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What happens to Euro 2020 with coronavirus?

Doubts are growing regarding the safety of the event which will begin in 100 days

What happens to Euro 2020 with coronavirus? Doubts are growing regarding the safety of the event which will begin in 100 days

The chaos that is enveloping sporting events around the world is unprecedented. After the rumors about the possible postponement of the Olympics, other major sporting events are also constantly monitoring the situation, also to have a plan B available as soon as possible.
This is the case of Euro 2020, which in 100 days will kick off its 16th edition in 60 years of history. Just to celebrate the round figure, UEFA has opted for the first itinerant version of the European championship. After the first editions with the double host nation (Euro2000 in Belgium and Holland, Euro2008 in Switzerland and Austria and Euro2012 in Poland and Ukraine), the new format includes 12 locations: Copenhagen, Bucharest, Amsterdam, Dublin, Bilbao, Budapest, Glasgow , Baku, Rome, Munich, St. Petersburg and London.

Is what was to be a new version of Euro2020 likely to become the main threat?
The itinerant edition, considering the consequences and damages of the coronavirus, can in all respects represent a high risk. UEFA knows this, the nations most affected by the virus know it, the thousands of fans who had already planned to follow their country's team know it. Unfortunately, the data confirm the danger of an event of this magnitude. From 31 December 2019 to 4 March there were 93.076 cases and 3.202 deaths (3.4%). The European countries, to date, estimate 5.870 infections, with Italy - the country that will host the inaugural match - as the worst hit venue (2.502). Germany follows with 196, Spain with 151, the United Kingdom with 51, Holland with 28, Denmark with 8, Romania and Russia with 4, Azerbaijan closes with 3.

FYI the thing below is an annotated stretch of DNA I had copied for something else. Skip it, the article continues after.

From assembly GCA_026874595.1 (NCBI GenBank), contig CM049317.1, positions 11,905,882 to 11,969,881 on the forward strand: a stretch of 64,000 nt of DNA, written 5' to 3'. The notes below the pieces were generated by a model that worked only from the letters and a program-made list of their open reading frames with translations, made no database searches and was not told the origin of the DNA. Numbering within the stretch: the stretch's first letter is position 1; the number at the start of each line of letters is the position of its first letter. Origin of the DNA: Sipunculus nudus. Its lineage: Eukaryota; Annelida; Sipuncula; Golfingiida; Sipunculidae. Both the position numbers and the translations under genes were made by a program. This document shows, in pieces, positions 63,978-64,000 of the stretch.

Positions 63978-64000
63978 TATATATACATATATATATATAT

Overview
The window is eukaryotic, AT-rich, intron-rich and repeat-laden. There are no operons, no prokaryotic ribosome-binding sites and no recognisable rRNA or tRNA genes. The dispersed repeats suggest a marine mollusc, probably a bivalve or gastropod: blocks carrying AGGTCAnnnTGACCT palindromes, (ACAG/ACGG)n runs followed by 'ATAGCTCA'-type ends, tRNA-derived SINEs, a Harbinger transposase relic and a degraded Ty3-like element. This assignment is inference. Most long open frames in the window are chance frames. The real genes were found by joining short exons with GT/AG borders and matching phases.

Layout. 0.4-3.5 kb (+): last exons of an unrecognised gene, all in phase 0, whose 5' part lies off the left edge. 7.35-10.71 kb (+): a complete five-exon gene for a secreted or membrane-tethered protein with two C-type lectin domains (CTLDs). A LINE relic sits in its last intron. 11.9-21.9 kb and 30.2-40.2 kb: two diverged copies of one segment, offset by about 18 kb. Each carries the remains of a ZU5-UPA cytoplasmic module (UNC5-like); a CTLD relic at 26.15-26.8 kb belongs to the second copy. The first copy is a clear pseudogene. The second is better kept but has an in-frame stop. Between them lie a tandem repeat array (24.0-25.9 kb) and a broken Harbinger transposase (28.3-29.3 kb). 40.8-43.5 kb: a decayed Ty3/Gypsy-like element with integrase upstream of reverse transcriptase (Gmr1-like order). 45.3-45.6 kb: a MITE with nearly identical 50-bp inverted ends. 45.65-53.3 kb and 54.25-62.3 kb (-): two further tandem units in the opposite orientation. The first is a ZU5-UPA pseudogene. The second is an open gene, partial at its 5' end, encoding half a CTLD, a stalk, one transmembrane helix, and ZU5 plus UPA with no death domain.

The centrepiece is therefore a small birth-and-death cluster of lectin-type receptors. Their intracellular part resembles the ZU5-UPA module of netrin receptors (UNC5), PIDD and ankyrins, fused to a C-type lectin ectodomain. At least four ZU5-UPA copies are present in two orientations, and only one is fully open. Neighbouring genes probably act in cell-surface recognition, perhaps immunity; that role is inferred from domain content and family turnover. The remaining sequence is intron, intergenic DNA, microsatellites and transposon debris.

Numbers that, if declined to a continental competition, could scare insiders. Between false alarms and concrete concerns, the fate of Euro2020 remains uncertain. Although Aleksander Ceferin, UEFA president, wants to focus only on the organizational aspects, preaching calm and precaution, the idea of a postponement or a solution that protects everyone's health is almost physiological: athletes, organizers and fans.

The unpredictability of the situation, however, would recommend the realization of a plan B, but at the same time the organizers do not lose hope, guided by the optimism of other numbers. The already celebrated "record edition" to date has seen a request for tickets close to 30 million, without considering the 37 thousand questions (from 159 different countries) to be among the volunteers during the event. The idea of Platini's memory of "uniting Europe" could be shattered by a growing fear of something never faced.

The calm of UEFA's #1 and concerns about a traveling version - with the anticipation that it will be difficult to see it repeated in the future due to too many legislative, monetary and now even health difficulties - are contrasted by the words of Gianni Infantino, president of the FIFA:

Coronavirus certainly cannot be underestimated, but one should not panic. I am not personally worried, we have to seriously look into the problem, but we must not overreact. I wouldn't rule out anything right now. I hope we will never have to go in that direction.

One of the most anticipated competitions will begin in 100 days and the sensations are very close to those of the Olympics: there is optimism, there is a desire to continue the planned path, but at the same time you perceive the need to protect yourself with a plan in case of emergency.